The geographic pattern of sample locations that exceeded the soil screening level for lead appears to correspond to older housing (built before 1978) that can contain interior and exterior lead-based paint. To further characterize the locations that exceeded the soil screening level of 400 mg/kg, samples from these locations are being evaluated to identify the potential sources of lead contamination, such as lead-based paint, through a chemical speciation process. EPA and LDEQ are also examining the applicability of the lead-paint based final rule issued under Section 403 of the Toxic Substance Control Act (40 CFR § 745.65). This rule defines a “soil-lead hazard” as “bare soil on residential real property or on the property of a child-occupied facility that contains total lead equal to or exceeding 400 parts per million (mg/kg) in a play area or average of 1,200 parts per million of bare soil in the rest of the yard based on soil samples” (40 CFR § 745.65(c)).
Because of the historical problems with lead-based paint and elevated lead levels in soil; federal, state and local government agencies have recommended for years, that all children under the age of 6 years old living in New Orleans should be tested for lead. In 2000, 14 percent of the children tested in New Orleans had elevated blood lead levels of greater than 10 micrograms of lead per deciliter of blood. The Louisiana Childhood Lead Poisoning Prevention Program (LACLPPP) and the New Orleans Health Department (NOHD) provide information on how families can decrease the risk of lead exposure and where to get a blood lead test. NOHD also received a grant from the U.S. Conference of Mayors to develop a Lead-Safe House. The New Orleans Lead-Safe House was the first of its kind in the U.S. and is used to temporarily house families while their homes undergo lead abatement. The following are recommendations that state and federal Lead Poisoning Prevention Programs have developed to help parents protect their children from exposure to lead in the home and in their neighborhoods.
In the home:
- Keep children away from peeling paint inside the home.
- When cleaning up around homes in affected neighborhoods, shower and change clothes after finishing work and before playing with your children.
- Place washable doormats or rugs at all entries of your home. Have everyone wipe their feet or leave their shoes at the door to ensure lead-containing dust will not be tracked into the house.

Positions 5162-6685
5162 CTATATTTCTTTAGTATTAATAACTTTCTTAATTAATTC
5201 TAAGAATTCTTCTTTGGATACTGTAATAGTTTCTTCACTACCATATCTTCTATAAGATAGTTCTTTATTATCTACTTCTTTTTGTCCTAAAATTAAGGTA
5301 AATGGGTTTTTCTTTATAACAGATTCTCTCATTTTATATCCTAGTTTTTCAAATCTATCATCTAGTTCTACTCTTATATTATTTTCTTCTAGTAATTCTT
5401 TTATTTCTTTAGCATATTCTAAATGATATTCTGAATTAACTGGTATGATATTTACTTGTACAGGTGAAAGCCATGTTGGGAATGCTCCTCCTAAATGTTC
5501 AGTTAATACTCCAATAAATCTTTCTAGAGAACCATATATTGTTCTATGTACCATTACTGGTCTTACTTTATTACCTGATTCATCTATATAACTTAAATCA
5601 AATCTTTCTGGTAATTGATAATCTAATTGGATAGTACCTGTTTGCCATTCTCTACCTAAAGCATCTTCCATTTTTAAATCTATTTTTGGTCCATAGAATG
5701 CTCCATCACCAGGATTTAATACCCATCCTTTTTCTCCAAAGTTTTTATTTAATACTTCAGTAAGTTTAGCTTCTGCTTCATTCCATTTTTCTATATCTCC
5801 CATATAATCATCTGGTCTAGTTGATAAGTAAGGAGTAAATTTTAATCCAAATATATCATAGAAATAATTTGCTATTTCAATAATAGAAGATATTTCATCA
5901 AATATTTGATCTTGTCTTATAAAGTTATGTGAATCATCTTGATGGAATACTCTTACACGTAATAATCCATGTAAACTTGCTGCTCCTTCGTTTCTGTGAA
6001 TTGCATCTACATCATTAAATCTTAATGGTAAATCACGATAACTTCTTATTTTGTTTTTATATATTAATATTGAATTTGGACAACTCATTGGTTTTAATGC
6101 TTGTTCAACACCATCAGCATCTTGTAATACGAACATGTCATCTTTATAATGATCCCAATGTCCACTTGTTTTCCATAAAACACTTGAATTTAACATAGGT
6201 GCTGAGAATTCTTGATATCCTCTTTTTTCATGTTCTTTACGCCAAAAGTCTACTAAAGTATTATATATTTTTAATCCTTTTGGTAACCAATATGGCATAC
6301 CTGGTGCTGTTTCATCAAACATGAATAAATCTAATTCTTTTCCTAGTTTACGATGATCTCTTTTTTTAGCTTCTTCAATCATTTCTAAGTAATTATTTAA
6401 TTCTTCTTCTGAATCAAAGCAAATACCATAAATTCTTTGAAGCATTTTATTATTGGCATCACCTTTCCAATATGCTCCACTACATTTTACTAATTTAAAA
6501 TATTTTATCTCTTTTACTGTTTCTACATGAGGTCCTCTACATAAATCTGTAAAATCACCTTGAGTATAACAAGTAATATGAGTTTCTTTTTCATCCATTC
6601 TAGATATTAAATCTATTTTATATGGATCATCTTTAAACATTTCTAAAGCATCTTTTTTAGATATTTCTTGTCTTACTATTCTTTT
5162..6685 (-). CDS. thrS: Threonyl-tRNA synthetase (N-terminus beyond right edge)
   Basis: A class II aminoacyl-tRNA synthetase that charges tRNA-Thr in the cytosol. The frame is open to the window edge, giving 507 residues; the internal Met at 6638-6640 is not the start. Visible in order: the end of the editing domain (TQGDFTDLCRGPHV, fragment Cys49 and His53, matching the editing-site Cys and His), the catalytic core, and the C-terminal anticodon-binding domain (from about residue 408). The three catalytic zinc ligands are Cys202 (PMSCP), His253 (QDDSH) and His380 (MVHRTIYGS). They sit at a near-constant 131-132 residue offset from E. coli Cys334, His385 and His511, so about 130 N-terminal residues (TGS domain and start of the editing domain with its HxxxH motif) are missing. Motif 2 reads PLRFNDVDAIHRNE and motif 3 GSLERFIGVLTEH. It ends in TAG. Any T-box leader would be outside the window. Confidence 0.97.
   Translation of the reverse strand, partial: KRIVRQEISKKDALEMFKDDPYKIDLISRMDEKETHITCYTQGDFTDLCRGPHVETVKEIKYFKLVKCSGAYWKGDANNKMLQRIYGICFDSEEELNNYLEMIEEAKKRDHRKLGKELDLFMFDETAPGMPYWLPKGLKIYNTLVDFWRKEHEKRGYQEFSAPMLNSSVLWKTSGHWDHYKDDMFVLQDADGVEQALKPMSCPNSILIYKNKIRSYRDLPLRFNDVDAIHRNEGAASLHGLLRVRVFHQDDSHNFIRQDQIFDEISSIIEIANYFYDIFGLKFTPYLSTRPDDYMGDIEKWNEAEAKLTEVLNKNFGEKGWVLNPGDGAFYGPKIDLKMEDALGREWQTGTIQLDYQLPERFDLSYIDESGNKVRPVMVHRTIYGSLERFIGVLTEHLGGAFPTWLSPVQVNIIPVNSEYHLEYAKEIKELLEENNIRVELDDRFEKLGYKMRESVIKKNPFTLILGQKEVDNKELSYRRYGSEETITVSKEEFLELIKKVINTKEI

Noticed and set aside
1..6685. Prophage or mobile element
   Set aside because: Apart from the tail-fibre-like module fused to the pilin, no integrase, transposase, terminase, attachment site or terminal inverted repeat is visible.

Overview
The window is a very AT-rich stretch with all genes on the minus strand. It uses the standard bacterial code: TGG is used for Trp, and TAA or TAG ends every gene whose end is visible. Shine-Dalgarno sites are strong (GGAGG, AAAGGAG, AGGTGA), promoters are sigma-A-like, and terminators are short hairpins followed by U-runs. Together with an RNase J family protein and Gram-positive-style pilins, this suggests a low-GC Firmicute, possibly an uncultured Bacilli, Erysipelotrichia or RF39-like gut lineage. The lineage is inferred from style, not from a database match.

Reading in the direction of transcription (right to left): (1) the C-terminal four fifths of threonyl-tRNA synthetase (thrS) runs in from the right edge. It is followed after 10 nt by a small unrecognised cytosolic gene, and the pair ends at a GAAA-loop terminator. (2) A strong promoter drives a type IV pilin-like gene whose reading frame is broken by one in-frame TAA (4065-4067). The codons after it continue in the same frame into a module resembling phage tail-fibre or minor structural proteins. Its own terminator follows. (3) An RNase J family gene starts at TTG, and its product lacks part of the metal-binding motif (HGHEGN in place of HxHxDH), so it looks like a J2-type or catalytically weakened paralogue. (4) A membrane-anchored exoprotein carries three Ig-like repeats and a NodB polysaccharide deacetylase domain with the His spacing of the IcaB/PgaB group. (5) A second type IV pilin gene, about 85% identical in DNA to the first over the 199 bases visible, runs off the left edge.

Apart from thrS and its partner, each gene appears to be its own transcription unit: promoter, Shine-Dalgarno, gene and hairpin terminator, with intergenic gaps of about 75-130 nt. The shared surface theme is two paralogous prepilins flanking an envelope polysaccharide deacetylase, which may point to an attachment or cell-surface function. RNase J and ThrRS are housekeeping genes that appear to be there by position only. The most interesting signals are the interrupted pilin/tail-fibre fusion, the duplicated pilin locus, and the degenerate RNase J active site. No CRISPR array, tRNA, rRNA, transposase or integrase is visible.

- Wash doormats, rugs, cleaning rags, and work clothes separately from other family laundry.
- Frequently wash a child’s hands, especially after playing outside, before they eat, and at bedtime.
- Do not let children put dirty hands, toys or other items that might have dust on them in their mouths.
- When cleaning the home, wet-mop floors and damp-wipe surfaces.
Outside the home:
- Keep children from playing in bare dirt. Cover bare dirt with grass, bushes, or 4-6 inches of lead-free wood chips, mulch, soil, or sand.
- Keep young children away from areas, such as old fences or houses, where paint is peeling, chipping, chalking, cracking or damaged.
If you are concerned about paint, dust, and/or soil lead hazards contact the Louisiana Childhood Lead Poisoning Prevention Program at (504) 219-4413 or the Director of Health, City of New Orleans, (504) 658-2500.
The results of the composite samples collected in February 2006 support the conclusions of the December 6, 2005 summary assessment that the sediments in most of the areas flooded by the hurricanes are not expected to cause adverse health impacts. The concentrations of arsenic detected in samples collected in Fall 2005 were not found to be representative of the average concentration of arsenic in the areas around the original sample locations. Similarly, the concentrations of benzo(a)pyrene at most of the Fall 2005 sample locations were not found to be representative of the benzo(a)pyrene concentrations in the areas around the original locations.
Elevated concentrations of lead were detected in composite samples collected during February 2006 at several locations in older residential areas of New Orleans. However, the elevated levels of lead found in the February 2006 samples are consistent with pre-Katrina conditions. Studies conducted in New Orleans prior to Hurricane Katrina showed both elevated levels of lead and a similar distribution of lead in the soil. The recommendations listed above should be followed as residents re-enter these areas to reduce exposure to lead, particularly for children’s exposure.
More focused analyses of the lead results are underway to try to determine the source of elevated lead in these neighborhoods. Understanding the source of lead informs agencies on the best course of action to take to address the elevated levels. EPA is working with LDEQ and its other Federal partners to determine the appropriate course of action for the localized area of elevated benzo(a)pyrene at the north end of the Agriculture Street Landfill.